LOS ANGELES (KABC) -- The Los Angeles City Council on Tuesday took steps to create a moratorium on rent increases and "no-fault" evictions, saying a new statewide rent control law unwittingly triggered an avalanche of both.
"That we would permit individuals to skirt the law, take advantage of some loopholes to evict literally thousands of citizens who can least afford to be evicted, is just unconscionable," said Councilman Curren Price.
Councilmembers voted unanimously on two items tasking the city attorney's office to draft a law designed to protect renters during the next three months.
Gov. Gavin Newsom signed a new rent control law last week that caps rent increases across the state. It limits those increases between 5% and 10% depending on the federal cost of living increase.
It also bans landlords from evicting people for no reason, meaning they could not kick people out so they can raise the rent for a new tenant.
But that law doesn't take effect until January 1, 2020. With that deadline fast approaching, housing advocates say landlords are now issuing eviction notices and boosting rents by outlandish amounts.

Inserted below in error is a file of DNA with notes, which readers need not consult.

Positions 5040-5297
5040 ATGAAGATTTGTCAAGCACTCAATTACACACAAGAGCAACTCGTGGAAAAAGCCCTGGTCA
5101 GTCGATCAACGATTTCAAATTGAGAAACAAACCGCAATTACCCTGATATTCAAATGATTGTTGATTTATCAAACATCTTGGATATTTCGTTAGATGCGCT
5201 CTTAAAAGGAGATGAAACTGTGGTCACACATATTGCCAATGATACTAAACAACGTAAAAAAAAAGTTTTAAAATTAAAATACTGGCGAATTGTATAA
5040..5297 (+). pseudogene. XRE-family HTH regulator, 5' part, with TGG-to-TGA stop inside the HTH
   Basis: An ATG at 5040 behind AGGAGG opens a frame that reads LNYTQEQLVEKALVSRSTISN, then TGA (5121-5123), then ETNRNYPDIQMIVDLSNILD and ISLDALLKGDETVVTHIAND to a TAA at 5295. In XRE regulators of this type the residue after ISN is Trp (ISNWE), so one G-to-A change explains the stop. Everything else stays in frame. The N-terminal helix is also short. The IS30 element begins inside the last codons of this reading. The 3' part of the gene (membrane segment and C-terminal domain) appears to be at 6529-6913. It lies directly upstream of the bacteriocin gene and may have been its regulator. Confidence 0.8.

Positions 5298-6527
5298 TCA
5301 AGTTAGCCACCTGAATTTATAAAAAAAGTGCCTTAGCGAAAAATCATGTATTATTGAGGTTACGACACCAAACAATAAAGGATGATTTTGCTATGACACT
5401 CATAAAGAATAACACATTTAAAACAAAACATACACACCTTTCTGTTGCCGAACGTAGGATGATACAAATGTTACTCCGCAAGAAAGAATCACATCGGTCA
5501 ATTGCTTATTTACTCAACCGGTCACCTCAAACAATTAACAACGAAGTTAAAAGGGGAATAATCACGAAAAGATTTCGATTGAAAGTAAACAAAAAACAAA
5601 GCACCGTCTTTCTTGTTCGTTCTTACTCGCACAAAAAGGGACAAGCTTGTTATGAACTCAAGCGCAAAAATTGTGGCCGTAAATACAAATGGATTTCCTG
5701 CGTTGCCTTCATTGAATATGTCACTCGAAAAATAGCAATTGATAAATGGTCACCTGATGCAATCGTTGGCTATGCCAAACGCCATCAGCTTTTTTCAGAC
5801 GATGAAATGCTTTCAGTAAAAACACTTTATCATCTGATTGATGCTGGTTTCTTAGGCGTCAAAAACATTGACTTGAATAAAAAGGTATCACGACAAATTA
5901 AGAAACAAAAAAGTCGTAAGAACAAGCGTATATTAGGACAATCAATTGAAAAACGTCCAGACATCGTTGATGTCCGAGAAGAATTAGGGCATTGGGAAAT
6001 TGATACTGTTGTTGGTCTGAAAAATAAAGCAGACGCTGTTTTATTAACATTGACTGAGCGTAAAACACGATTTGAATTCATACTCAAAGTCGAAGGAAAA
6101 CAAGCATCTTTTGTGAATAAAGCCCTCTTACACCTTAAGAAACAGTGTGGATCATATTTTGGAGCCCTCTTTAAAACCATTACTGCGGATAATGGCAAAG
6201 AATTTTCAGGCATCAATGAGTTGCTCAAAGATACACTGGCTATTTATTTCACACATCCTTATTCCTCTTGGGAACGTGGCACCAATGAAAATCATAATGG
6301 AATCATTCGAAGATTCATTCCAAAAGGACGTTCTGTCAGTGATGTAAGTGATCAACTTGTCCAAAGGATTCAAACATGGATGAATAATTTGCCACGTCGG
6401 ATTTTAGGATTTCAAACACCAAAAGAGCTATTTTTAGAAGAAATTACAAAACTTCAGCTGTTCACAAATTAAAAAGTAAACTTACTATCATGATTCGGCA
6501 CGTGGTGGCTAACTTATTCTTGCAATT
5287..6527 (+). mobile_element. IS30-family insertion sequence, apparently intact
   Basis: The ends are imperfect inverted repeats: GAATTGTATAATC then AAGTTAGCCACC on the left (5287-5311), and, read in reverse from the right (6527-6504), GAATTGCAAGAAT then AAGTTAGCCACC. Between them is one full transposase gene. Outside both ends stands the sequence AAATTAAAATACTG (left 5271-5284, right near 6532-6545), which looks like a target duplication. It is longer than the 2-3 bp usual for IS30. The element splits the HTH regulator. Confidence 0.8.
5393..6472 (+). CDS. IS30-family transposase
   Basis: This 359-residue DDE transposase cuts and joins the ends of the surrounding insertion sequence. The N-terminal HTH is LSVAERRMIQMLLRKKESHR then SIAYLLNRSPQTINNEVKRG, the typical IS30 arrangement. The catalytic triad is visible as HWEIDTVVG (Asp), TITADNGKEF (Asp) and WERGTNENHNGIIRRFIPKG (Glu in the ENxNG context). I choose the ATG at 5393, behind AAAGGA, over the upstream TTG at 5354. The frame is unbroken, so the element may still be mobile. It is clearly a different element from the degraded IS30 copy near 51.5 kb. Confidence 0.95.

"Just because of this window that we're in until Jan. 1, we could be looking at additional thousands of people becoming homeless," Councilman Mitch O'Farrell said after the vote.
O'Farrell and the council called the situation an emergency and wants the city attorney's office to draft a law in the next few days so it can be voted on by the full council by next Tuesday. The council also asked that the law be retroactive to the moment the Newsom signed the law last week, nullifying any "no-fault" evictions or rent increases already initiated since then.
"We saw our rent go up by 100%," said Diana Castellanos. "We went from paying $756 to paying $1,495. In September this year, just a couple months from our first increase, our landlord decided once again to increase our rent. This time to $2,350."
In Burbank, renters and activists gathered at the Burbank City Council meeting to urge city leaders to protect them until the new law goes into effect.
"The reason why we are in such a rush is because we already have a number of tenants who've come to us getting evictions on Sept. 1 and their 60-day notice will have them out by Nov. 1, so we need something on the books," said Konstantine Anthony, chair of the Burbank Tenants' Rights Committee.
The Burbank City Council listened to public comment during the meeting.
The cost of housing in Southern California often shuts the door on countless families. A new report from ApartmentList.com found L.A. has the sixth highest renter cost burden in the country.
It also showed Los Angeles rent prices have gone up 17% while income here has only risen 10%.
"Let's do something to push back on greedy landlords who think that they have the right to kick more tenants out in the street and expect everybody else to pick up the tab to pay for their services," Susan Hunter, an affordable housing advocate told the city council.